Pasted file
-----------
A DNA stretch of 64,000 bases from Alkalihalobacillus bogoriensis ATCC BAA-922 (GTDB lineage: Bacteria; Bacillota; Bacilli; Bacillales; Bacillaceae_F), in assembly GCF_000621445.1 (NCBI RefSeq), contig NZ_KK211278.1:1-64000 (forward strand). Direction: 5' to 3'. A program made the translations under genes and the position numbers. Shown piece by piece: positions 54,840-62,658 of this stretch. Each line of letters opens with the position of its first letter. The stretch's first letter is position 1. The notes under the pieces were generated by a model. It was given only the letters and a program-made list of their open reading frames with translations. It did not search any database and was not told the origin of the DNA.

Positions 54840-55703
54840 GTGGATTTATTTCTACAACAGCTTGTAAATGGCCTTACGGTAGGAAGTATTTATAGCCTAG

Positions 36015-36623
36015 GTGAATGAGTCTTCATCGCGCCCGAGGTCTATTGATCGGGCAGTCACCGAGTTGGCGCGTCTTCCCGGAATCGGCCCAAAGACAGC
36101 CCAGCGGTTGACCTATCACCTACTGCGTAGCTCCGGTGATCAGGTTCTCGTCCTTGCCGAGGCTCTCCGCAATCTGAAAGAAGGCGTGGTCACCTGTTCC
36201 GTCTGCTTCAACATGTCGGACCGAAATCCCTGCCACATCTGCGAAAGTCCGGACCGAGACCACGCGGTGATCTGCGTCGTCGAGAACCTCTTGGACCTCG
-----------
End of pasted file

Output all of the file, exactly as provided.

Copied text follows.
A DNA stretch of 64,000 bases from Alkalihalobacillus bogoriensis ATCC BAA-922 (GTDB lineage: Bacteria; Bacillota; Bacilli; Bacillales; Bacillaceae_F), in assembly GCF_000621445.1 (NCBI RefSeq), contig NZ_KK211278.1:1-64000 (forward strand). Direction: 5' to 3'. A program made the translations under genes and the position numbers. Shown piece by piece: positions 54,840-62,658 of this stretch. Each line of letters opens with the position of its first letter. The stretch's first letter is position 1. The notes under the pieces were generated by a model. It was given only the letters and a program-made list of their open reading frames with translations. It did not search any database and was not told the origin of the DNA.

Positions 54840-55703
54840 GTGGATTTATTTCTACAACAGCTTGTAAATGGCCTTACGGTAGGAAGTATTTATAGCCTAG

Positions 36015-36623
36015 GTGAATGAGTCTTCATCGCGCCCGAGGTCTATTGATCGGGCAGTCACCGAGTTGGCGCGTCTTCCCGGAATCGGCCCAAAGACAGC
36101 CCAGCGGTTGACCTATCACCTACTGCGTAGCTCCGGTGATCAGGTTCTCGTCCTTGCCGAGGCTCTCCGCAATCTGAAAGAAGGCGTGGTCACCTGTTCC
36201 GTCTGCTTCAACATGTCGGACCGAAATCCCTGCCACATCTGCGAAAGTCCGGACCGAGACCACGCGGTGATCTGCGTCGTCGAGAACCTCTTGGACCTCG